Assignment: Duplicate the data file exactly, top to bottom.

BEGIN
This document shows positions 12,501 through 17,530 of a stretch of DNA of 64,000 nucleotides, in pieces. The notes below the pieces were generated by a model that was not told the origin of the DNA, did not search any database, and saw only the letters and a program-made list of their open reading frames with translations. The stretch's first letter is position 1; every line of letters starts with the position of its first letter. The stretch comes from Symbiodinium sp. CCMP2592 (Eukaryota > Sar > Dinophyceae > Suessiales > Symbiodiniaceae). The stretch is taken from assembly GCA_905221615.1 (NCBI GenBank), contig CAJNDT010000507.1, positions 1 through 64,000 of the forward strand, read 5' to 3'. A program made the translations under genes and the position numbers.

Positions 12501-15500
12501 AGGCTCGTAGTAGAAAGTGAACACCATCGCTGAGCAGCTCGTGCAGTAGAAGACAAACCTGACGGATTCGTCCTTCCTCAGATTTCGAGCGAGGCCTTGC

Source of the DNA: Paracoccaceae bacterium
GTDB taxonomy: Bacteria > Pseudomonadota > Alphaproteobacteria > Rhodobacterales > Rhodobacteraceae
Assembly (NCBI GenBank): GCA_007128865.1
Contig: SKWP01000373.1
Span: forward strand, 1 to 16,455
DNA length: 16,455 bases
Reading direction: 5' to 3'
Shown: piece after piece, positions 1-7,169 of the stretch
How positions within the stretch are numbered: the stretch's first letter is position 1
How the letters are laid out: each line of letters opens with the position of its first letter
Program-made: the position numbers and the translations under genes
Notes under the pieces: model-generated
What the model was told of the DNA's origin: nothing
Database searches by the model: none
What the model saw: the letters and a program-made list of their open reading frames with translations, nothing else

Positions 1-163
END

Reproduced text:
This document shows positions 12,501 through 17,530 of a stretch of DNA of 64,000 nucleotides, in pieces. The notes below the pieces were generated by a model that was not told the origin of the DNA, did not search any database, and saw only the letters and a program-made list of their open reading frames with translations. The stretch's first letter is position 1; every line of letters starts with the position of its first letter. The stretch comes from Symbiodinium sp. CCMP2592 (Eukaryota > Sar > Dinophyceae > Suessiales > Symbiodiniaceae). The stretch is taken from assembly GCA_905221615.1 (NCBI GenBank), contig CAJNDT010000507.1, positions 1 through 64,000 of the forward strand, read 5' to 3'. A program made the translations under genes and the position numbers.

Positions 12501-15500
12501 AGGCTCGTAGTAGAAAGTGAACACCATCGCTGAGCAGCTCGTGCAGTAGAAGACAAACCTGACGGATTCGTCCTTCCTCAGATTTCGAGCGAGGCCTTGC

Source of the DNA: Paracoccaceae bacterium
GTDB taxonomy: Bacteria > Pseudomonadota > Alphaproteobacteria > Rhodobacterales > Rhodobacteraceae
Assembly (NCBI GenBank): GCA_007128865.1
Contig: SKWP01000373.1
Span: forward strand, 1 to 16,455
DNA length: 16,455 bases
Reading direction: 5' to 3'
Shown: piece after piece, positions 1-7,169 of the stretch
How positions within the stretch are numbered: the stretch's first letter is position 1
How the letters are laid out: each line of letters opens with the position of its first letter
Program-made: the position numbers and the translations under genes
Notes under the pieces: model-generated
What the model was told of the DNA's origin: nothing
Database searches by the model: none
What the model saw: the letters and a program-made list of their open reading frames with translations, nothing else

Positions 1-163